INTRODUCTION: In adults, muscle disease (MD) is often a chronic long-term condition with no definitive cure. It causes wasting and weakness of the muscles resulting in a progressive decline in mobility, alongside other symptoms, and is typically associated with reduced quality of life (QoL). Previous research suggests that a psychological intervention, and in particular Acceptance and Commitment Therapy (ACT), may help improve QoL in MD. ACT is a newer type of cognitive behavioural treatment that aims to improve QoL by virtue of improvement in a process called psychological flexibility. The primary aim of this randomised controlled trial (RCT) is to evaluate the efficacy of a guided self-help ACT programme for improving QoL in people with MD. Main secondary outcomes are mood, symptom impact, work and social adjustment and function at 9-week follow-up.
METHODS AND ANALYSIS: Acceptance and Commitment Therapy for Muscle Disease is an assessor-blind, multicentre, two-armed, parallel-group RCT to assess the efficacy of ACT plus standard medical care (SMC) compared with SMC alone. Individuals with a diagnosis of one of four specific MDs, with a duration of at least 6 months and with mild to moderate anxiety or depression (Hospital Anxiety and Depression Scale score ≥8) will be recruited from UK-based MD clinics and MD patient support organisations. Participants will be randomised to either ACT plus SMC or SMC alone by an independent randomisation service. Participants will be followed up at 3, 6 and 9 weeks. Analysis will be intention to treat, conducted by the trial statistician who will be blinded to treatment allocation.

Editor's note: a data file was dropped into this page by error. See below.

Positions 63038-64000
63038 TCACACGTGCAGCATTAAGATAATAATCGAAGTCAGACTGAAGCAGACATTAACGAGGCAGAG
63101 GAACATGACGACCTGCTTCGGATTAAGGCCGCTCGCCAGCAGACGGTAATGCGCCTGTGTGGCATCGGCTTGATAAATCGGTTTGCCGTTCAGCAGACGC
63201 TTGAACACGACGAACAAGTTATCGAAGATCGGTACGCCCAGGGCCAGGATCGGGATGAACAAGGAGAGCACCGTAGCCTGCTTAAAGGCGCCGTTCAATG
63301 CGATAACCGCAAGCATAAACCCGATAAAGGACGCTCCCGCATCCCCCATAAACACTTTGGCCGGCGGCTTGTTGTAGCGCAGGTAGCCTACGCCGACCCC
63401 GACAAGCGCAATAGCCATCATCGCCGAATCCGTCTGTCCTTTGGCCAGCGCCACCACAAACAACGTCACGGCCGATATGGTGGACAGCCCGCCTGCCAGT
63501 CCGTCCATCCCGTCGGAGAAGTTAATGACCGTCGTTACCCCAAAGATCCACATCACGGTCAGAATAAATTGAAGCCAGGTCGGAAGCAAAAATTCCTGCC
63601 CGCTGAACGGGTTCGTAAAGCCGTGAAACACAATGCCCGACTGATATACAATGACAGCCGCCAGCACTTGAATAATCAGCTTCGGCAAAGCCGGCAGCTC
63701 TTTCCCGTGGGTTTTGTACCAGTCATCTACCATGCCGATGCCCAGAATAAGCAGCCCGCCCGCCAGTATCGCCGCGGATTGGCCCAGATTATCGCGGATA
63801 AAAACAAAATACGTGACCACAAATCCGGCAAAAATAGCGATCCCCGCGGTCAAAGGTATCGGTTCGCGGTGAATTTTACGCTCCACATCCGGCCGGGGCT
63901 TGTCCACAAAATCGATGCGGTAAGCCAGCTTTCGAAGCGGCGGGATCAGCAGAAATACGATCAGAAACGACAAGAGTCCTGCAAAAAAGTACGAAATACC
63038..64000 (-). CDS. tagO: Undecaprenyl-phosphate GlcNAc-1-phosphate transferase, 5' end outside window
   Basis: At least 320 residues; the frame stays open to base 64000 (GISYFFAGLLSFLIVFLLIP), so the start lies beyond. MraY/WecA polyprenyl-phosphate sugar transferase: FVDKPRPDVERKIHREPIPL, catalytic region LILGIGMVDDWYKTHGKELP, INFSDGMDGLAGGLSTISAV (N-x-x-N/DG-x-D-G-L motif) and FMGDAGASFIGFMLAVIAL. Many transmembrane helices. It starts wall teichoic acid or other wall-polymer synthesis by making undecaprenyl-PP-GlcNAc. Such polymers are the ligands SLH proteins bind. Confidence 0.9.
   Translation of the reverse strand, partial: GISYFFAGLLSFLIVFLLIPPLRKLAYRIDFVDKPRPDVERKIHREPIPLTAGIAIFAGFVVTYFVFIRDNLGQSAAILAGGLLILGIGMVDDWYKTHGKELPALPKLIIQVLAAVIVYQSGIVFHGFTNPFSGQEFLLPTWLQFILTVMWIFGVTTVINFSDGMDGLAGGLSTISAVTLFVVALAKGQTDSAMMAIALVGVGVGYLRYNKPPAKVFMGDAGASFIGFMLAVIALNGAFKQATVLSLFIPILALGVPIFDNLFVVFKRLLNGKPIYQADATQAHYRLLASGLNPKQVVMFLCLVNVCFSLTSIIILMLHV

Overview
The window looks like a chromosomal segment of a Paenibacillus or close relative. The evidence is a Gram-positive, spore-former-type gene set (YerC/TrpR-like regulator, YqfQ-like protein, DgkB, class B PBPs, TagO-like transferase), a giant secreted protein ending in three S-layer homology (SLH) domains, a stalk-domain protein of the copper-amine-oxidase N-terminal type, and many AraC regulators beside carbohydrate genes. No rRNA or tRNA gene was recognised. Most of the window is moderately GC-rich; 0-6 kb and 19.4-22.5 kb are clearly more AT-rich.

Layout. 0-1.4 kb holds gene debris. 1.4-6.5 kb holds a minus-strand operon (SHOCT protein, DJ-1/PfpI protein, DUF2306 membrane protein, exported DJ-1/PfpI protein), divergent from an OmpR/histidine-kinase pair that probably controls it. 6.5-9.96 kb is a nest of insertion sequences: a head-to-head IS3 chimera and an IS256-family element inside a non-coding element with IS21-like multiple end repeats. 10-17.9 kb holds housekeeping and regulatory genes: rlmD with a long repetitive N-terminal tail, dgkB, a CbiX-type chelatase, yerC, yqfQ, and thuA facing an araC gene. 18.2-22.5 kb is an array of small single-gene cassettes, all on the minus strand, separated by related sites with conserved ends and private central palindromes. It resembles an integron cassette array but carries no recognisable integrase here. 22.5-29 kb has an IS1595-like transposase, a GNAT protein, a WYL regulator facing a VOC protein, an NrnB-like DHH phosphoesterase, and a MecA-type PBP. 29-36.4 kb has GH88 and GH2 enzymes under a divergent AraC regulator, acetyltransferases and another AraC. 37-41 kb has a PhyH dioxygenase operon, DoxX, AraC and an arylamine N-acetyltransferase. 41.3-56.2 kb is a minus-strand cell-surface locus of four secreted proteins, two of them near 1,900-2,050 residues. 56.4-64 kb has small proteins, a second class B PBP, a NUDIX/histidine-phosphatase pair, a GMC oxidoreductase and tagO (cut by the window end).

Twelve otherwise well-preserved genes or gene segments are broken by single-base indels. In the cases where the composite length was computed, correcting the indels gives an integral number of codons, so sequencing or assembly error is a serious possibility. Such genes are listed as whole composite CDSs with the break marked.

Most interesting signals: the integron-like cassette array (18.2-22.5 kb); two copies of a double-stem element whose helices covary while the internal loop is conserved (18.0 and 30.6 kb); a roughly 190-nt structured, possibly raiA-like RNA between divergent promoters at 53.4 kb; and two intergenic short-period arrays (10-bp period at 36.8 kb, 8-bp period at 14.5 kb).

ETHICS AND DISSEMINATION: The study has received full ethical approval. Study results will be disseminated via peer-reviewed publications, conference presentations and journal articles. Data obtained from the trial will enable clinicians and health service providers to make informed decisions regarding the efficacy of ACT for improving QoL for patients with MD.